It’s not exhausting to see why Ariel Pink can be fascinated with forgotten pop singer—and fellow Los Angeleno—Bobby Jameson. Jameson discovered minor success within the 1960s, solely to see his profession derailed by unhealthy enterprise dealings, substance abuse, and psychological well being points. He spent a lot of the ’70s in establishments or dwelling on the streets; by the ’80s, he’d left the music enterprise fully and was presumed lifeless, solely to resurface in 2007 with a weblog and a collection of YouTube rants in which he detailed his tragic tale. It’s a classic underground story, and Ariel Pink has long been focused on what lurks in the shadows of his sunny hometown, creating music that brings that murky past to life in vivid, psychedelic hues. There’s nothing ironic about Pink’s investment in Jameson. And with an album dedicated to the recently deceased singer, Pink has managed one of his most heartfelt and gorgeous works.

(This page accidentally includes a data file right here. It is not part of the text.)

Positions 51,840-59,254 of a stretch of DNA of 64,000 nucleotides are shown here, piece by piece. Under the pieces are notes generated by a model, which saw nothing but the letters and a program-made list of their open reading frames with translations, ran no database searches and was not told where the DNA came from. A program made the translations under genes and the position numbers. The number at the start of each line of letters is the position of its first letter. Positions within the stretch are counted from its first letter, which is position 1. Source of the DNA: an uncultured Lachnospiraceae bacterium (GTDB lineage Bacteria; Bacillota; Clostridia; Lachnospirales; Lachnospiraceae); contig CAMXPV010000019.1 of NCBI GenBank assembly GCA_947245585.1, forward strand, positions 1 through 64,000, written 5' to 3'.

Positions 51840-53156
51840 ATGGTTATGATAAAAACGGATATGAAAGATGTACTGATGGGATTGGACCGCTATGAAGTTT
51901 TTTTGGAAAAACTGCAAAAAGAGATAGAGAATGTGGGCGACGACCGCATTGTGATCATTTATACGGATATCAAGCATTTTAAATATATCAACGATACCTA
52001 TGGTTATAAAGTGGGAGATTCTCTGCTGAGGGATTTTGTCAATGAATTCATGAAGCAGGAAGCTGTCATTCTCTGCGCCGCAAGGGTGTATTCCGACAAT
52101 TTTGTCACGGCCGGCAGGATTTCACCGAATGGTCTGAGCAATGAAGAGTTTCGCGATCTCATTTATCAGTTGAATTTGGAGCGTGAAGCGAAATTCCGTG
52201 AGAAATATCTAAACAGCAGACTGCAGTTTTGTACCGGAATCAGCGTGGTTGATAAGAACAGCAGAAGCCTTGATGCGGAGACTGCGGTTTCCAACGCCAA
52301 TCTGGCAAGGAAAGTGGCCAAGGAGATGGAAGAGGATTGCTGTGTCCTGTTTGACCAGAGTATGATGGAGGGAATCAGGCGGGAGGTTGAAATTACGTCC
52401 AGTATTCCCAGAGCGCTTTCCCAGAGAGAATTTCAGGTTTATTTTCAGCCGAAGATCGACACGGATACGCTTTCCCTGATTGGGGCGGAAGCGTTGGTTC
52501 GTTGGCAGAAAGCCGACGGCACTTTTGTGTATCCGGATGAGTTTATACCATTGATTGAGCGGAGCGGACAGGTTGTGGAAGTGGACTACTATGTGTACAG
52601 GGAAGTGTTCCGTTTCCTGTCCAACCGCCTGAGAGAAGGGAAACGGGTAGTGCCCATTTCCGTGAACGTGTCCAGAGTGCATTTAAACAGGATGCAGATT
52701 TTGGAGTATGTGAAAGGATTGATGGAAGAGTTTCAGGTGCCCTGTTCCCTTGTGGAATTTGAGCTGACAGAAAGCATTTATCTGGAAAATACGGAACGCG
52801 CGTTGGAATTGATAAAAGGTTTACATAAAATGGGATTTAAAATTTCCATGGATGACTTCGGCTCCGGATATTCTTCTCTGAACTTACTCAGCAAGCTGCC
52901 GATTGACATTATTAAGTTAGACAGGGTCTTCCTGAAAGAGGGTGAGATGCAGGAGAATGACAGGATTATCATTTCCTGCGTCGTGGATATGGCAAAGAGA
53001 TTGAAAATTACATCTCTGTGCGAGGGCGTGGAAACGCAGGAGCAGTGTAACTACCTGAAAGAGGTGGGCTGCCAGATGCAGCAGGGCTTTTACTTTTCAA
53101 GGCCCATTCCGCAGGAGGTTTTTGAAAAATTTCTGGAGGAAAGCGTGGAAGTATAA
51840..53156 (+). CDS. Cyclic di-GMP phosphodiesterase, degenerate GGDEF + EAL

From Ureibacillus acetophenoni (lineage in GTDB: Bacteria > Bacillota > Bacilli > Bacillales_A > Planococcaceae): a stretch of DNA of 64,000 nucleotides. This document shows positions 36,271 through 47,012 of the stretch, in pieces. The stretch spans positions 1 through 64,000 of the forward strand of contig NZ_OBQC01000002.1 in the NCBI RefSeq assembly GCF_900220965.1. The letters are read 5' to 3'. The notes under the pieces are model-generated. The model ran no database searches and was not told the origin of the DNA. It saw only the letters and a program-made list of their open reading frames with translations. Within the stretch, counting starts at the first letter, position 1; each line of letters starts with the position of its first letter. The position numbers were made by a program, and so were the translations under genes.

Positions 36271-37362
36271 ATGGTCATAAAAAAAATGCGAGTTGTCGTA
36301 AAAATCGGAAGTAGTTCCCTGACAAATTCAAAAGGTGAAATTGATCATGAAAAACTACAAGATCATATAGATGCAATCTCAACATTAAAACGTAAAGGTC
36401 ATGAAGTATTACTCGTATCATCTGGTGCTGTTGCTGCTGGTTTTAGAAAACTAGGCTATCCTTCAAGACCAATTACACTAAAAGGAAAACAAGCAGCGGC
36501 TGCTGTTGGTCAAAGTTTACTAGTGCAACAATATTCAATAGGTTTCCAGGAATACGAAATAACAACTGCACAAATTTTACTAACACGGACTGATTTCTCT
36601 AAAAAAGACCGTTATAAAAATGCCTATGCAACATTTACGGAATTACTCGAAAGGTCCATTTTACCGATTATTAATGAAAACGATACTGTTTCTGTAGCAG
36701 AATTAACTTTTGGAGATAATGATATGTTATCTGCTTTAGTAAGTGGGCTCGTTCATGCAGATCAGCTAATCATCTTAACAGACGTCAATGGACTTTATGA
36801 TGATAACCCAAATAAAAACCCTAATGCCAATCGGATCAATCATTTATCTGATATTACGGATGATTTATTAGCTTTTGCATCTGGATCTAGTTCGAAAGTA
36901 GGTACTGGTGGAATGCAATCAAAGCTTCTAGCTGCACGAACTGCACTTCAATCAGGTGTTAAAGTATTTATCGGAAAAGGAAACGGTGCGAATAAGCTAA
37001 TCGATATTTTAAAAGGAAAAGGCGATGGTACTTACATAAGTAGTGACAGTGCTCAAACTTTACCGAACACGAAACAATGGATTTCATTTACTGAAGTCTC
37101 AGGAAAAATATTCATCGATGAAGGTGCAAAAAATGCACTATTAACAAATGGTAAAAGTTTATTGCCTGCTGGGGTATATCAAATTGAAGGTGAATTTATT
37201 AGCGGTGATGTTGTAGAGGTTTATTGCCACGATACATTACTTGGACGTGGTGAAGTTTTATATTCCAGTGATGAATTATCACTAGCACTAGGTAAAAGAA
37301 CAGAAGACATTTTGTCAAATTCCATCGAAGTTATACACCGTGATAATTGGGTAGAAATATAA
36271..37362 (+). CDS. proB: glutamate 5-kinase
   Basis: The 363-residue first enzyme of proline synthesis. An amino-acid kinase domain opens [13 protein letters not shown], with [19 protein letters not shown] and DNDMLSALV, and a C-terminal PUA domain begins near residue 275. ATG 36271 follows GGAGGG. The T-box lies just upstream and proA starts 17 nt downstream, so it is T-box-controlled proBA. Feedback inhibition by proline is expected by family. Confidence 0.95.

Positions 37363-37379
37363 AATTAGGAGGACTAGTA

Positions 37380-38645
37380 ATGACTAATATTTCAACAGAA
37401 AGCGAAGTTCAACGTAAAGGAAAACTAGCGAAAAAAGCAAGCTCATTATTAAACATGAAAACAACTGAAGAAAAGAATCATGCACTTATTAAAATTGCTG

Dedicated To Bobby Jameson is explicit in its concept, which the artist describes as a seesawing trip “between the innocent love and the rock-solid edifice of childhood-worn trauma that together constitute [Jameson’s] lifelong initiation into the realm of artifice and theatrical disposability.” And while that narrative certainly adds depth and weight to Pink’s typically flippant, absurdist take on L.A. nostalgia, Dedicated To Bobby Jameson is more notable for how personal it feels.
As he has on his 10 previous records, Pink hops unabashedly across aesthetics and fidelity. “Feels Like Heaven” explores Captured Tracks-esque haziness; “Another Weekend” twirls a slow dance under a mirror ball; and “Do Yourself A Favor” works as a tie-dyed campfire sing-along. Even the songs that could fit most comfortably with Pink’s recent albums—the freaky death-as-birth mediation “Time To Meet Your God”; the danceable, Dâm-Funk-featuring “Acting”—ditch the winking quality that he’s virtually turned into a brand. Pink likely knows how easily his own career could resemble Jameson’s, and is grateful that his own music has so far avoided record-crate obscurity. Dedicated To Bobby Jameson is the most comfortable Pink’s ever sounded with his own success, turning legitimacy into a noble weapon: ambition.
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